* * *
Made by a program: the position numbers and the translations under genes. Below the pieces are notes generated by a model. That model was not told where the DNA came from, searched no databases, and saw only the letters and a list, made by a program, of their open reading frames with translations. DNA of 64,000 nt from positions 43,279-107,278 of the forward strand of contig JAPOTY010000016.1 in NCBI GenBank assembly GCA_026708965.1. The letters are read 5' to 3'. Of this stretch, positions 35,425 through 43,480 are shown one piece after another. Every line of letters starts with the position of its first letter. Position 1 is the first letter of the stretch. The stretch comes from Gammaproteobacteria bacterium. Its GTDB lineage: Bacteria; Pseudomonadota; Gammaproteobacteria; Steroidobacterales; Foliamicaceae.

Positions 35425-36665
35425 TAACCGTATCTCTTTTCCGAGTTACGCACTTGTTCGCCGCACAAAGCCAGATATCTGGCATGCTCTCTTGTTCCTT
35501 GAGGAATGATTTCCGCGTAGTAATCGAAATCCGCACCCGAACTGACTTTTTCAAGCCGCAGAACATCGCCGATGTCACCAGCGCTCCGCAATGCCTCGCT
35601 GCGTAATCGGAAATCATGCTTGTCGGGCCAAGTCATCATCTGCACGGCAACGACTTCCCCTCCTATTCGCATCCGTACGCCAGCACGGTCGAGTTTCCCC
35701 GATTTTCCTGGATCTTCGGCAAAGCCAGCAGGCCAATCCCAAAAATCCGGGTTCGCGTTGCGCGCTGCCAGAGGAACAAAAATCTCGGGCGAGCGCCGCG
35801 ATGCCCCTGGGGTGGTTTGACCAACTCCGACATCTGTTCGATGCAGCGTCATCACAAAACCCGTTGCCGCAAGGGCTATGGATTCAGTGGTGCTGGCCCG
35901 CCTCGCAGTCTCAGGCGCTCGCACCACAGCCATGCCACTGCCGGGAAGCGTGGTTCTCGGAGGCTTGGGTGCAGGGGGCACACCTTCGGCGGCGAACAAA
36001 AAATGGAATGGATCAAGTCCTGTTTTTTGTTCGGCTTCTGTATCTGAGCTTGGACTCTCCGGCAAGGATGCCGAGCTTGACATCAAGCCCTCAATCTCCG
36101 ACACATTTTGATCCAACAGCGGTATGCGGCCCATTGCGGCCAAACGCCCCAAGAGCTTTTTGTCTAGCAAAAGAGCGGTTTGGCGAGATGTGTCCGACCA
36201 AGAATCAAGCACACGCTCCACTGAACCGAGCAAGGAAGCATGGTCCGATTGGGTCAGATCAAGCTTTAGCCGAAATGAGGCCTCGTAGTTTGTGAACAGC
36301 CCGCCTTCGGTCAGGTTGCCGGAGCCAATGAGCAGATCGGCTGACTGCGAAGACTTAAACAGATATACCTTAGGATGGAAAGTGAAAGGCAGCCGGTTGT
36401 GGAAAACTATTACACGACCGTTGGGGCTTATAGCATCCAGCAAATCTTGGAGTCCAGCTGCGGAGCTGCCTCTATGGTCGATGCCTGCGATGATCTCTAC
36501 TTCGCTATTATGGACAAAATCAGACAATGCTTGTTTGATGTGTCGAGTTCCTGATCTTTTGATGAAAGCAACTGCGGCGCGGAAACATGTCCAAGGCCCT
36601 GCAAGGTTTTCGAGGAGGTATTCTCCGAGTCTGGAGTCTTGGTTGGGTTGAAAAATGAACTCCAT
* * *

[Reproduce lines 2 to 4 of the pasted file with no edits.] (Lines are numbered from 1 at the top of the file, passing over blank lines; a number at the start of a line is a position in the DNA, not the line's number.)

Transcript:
Positions 35425-36665
35425 TAACCGTATCTCTTTTCCGAGTTACGCACTTGTTCGCCGCACAAAGCCAGATATCTGGCATGCTCTCTTGTTCCTT
35501 GAGGAATGATTTCCGCGTAGTAATCGAAATCCGCACCCGAACTGACTTTTTCAAGCCGCAGAACATCGCCGATGTCACCAGCGCTCCGCAATGCCTCGCT